We have never been… conventional. That’s not to knock conventional! Things usually become the norm for good reason. However, we have been thinking about buying a home for years and something has always held us back. Yes, that “something” has generally been our existing lease, but even when we talked and planned, it felt like we were discussing compromises more than opportunities. I’ll be up front with you all, we’re going to have a humble budget. And as we should! At the end of the day, I’m a teacher and the hubs will eventually get his nursing degree, so we have no delusions of grandeur. I’ve always imagined myself living in a small cottage (with Hannah and a million puppies, but I digress), so when my husband suggested that we guy land and construct a yurt, it was one of those EUREKA (*insert mental image of a light bulb lighting up*) moments.

OF COURSE!! Land and privacy have always trumped square footage for me, plus it would give us the space and opportunity to work with solar panels, composting, and other “off the grid” tools. Needless to say, literally from that moment on, I have functioned in society while dedicating a (sometimes small, other times large) portion of my thoughts to yurt life. I won’t go into detail about all the many things we’ve had to consider since this is a book blog, but you can probably see where this going. Reducing my living space risks book space! I won’t lie to you; this was a huge consideration for me. Although the prospect of getting rid of needless items thrills me, books are not needless. I cannot live in a space that does not afford space for the wellsprings of my life. Thus, an obsession was born: the tiny space bookcase.

One thing you have to plan for with small spaces is that every inch of that space needs to be considered for utility, storage, or both. Things like staircases to the loft should never just be stairs. That’s a perfect space to allow for maximized usage.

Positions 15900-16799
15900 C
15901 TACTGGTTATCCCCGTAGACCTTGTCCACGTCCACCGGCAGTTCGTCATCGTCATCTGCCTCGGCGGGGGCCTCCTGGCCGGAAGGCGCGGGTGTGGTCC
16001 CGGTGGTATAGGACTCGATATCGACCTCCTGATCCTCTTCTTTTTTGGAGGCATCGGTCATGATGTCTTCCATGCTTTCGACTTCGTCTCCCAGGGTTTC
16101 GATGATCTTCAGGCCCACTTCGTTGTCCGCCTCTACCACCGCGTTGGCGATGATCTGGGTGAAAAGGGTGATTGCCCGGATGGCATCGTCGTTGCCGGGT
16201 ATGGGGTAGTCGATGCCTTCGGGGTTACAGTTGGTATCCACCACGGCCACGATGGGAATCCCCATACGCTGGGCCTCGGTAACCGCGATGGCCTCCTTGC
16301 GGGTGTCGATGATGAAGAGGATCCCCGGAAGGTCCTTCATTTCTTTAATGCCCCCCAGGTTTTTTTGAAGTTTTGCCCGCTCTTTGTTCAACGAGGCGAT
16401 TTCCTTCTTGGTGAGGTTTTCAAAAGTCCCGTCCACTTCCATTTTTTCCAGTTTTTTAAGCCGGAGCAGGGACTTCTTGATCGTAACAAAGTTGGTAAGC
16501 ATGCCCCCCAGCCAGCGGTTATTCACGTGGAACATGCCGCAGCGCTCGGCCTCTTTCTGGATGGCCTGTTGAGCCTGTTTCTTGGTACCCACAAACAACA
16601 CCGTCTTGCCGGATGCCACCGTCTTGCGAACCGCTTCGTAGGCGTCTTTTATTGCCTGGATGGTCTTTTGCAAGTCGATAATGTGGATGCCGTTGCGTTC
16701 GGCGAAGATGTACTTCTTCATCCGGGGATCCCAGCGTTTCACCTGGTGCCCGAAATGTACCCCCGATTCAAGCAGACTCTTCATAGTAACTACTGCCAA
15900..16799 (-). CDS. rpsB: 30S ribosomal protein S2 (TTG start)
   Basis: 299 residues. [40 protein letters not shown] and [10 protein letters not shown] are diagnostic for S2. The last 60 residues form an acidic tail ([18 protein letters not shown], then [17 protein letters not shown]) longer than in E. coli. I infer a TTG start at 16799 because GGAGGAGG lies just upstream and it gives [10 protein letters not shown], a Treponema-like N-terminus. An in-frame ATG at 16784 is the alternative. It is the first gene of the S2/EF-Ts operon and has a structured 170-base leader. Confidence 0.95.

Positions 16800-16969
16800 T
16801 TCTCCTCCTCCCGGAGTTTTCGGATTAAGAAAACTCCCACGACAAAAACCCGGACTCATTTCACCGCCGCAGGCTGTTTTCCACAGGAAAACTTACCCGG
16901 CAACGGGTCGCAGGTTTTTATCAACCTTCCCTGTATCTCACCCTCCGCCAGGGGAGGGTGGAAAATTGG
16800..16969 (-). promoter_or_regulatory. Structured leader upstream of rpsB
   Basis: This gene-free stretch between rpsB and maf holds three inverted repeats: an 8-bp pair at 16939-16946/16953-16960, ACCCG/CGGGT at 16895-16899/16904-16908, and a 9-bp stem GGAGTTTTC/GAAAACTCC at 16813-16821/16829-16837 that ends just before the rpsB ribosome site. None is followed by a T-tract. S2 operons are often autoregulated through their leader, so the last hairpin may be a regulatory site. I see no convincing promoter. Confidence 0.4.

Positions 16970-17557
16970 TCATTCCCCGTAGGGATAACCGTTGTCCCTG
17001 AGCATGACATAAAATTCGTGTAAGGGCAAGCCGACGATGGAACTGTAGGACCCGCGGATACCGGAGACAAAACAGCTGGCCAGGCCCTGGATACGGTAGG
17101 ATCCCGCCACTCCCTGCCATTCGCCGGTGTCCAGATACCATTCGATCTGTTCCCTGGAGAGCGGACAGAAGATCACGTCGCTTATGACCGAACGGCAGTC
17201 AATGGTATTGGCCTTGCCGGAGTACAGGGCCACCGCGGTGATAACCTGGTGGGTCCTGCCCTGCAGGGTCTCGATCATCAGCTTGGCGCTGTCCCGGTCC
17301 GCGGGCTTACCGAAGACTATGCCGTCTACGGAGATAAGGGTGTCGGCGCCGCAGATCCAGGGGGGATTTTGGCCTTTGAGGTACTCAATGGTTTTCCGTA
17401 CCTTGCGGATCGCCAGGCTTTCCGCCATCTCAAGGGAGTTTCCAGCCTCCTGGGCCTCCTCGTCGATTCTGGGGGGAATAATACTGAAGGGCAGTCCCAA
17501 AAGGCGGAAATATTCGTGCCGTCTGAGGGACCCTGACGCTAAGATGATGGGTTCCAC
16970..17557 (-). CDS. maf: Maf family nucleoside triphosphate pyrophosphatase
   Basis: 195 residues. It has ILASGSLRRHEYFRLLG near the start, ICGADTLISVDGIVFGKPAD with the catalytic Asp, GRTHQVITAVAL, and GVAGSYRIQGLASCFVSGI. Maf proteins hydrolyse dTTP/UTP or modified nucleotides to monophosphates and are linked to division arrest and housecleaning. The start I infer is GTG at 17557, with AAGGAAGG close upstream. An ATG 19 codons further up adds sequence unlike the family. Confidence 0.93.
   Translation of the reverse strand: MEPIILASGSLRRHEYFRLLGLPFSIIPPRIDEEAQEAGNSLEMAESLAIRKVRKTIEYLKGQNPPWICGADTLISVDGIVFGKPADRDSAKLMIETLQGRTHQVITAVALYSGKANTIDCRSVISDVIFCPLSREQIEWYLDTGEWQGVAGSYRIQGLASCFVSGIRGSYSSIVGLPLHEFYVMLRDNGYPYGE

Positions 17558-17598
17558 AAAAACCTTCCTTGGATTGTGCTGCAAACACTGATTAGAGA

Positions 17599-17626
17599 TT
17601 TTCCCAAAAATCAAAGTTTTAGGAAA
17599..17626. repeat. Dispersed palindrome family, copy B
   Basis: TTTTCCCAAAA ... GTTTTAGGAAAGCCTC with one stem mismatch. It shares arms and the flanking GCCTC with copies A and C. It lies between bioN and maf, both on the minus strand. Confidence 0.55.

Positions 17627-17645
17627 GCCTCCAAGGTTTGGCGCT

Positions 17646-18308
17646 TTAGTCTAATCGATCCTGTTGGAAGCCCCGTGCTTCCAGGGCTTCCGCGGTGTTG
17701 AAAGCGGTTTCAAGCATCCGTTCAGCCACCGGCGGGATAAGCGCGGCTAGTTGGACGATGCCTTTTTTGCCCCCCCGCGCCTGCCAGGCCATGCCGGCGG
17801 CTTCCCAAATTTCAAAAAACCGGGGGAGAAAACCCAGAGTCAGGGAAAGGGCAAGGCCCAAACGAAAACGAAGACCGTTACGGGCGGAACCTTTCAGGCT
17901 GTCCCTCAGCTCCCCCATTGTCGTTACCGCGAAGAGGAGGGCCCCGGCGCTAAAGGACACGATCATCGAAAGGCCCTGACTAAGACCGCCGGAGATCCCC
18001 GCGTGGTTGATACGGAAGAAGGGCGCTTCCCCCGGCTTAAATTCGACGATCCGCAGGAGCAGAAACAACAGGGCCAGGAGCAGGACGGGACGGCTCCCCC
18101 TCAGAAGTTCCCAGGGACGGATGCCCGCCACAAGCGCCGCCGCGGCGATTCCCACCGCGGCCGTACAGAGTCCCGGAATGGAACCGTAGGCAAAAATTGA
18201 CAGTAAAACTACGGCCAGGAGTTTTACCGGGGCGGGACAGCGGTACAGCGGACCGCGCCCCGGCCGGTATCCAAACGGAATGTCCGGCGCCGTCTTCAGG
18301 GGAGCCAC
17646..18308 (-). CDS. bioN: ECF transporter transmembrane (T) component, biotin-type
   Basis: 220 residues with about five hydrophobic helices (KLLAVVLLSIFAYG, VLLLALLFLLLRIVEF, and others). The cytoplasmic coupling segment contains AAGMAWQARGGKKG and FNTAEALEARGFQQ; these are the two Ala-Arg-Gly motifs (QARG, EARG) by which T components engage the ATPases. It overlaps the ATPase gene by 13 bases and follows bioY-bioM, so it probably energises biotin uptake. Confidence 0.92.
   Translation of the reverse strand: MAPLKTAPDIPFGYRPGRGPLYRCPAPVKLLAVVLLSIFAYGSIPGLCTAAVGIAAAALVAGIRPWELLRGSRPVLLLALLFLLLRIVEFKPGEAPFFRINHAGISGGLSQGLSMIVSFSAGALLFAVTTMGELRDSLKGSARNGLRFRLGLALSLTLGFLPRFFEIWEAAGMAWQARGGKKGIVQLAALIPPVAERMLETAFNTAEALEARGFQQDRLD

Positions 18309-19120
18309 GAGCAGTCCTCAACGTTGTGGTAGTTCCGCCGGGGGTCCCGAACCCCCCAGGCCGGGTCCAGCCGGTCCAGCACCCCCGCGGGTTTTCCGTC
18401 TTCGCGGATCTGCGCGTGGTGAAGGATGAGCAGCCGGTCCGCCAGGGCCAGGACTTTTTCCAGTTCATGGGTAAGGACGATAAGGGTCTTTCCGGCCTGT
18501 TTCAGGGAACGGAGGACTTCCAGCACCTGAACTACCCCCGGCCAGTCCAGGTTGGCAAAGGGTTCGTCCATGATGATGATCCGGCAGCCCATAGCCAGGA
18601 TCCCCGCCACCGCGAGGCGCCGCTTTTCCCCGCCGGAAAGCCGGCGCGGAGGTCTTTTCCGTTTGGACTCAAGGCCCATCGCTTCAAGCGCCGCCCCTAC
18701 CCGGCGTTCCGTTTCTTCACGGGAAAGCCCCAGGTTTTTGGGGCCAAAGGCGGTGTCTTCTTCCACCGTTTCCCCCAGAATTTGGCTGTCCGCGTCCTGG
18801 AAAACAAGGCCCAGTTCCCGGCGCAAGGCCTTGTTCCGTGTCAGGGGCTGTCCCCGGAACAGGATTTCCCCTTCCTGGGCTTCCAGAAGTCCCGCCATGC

Don’t forget about wall space. Now, a yurt will have roof studs for hanging shelving and lattice walls that won’t support much weight. That space still needs to be used, though, so leaning or standing shelves can serve the purpose.

We’ll have a few walls that will separate the bad and bath areas, so there will be precious small room for hanging things. This means bookcases and shelves need to be able to hold books, pictures, and potted plants (I aim for our home to look like Fern Gully always). There are sets like this one that you can buy online, but you only have to be moderately skilled with a screwdriver to buy the materials and do it yourself.

One thing that excites me is that the rolling ladder as seen in Beauty and the Beast is a distinct possibility. A 30′ yurt will allow for a pretty sizable loft space and we want a ladder for accessing it. If we use the wall built for the aforementioned bed/bath, we can create shelving across the whole wall with a rolling ladder so we can access books on the living side and dishes in the kitchen area. It’s not only possible, but practical!

Another consideration for having a tiny space, be it a yurt, a “tiny home” construction, or even a converted storage container, is security. Of course, whatever structure we choose will be secured and monitored, but you can never be too sure that your most valued possessions are safe. I found this idea on Pinterest and it would be a great addition to our small space, or any home!

Is anyone else rocking a small space bookcase? Let’s have a look!

 

 

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2016: What Would You Recommend…?

I’m seeing a lot of Year End Summary posts, and they’re really making my TBR explode with all the texts I now feel inclined to read! I thought about reviewing the best and worst reading experiences of 2016, but I feel that I need to exercise my recommendation muscles more urgently than I need to say what I liked and disliked.

I hear you asking me ,”Why?” As a future teacher, I understand that my likes and dislikes actually mean very little to teenage readers who, believe it or not, will not think I’m even moderately cool. It doesn’t matter whether I like or dislike a book; it just matters that students are exposed to as many texts as possible so that, among the masses, each kid can find something that appeals to his/her interests. One way to increase exposure to texts is through Book Talks; another way is to recommend a text based on that individual’s interests, not my own interests!

SO!! Today, we’re trying something new and I’m calling it a Challenge! My rules for myself are very simple: when recommending a book, you must do one of the following:

  • Recommend a book that you read in 2016.
  • If you know of a book that suits the reader but haven’t yet read it, hereby vow to read it in 2017.

The point is that, at least for me as a teacher, every year needs to be filled with diverse texts so that I am better equipped to make recommendations. If there is a category or type that I didn’t fulfill throughout all of 2016, that is a problem that I can easily fix in 2017! This makes me a more well-rounded member of society and a way better teacher of diverse little humans. Win-win! So, without further ado…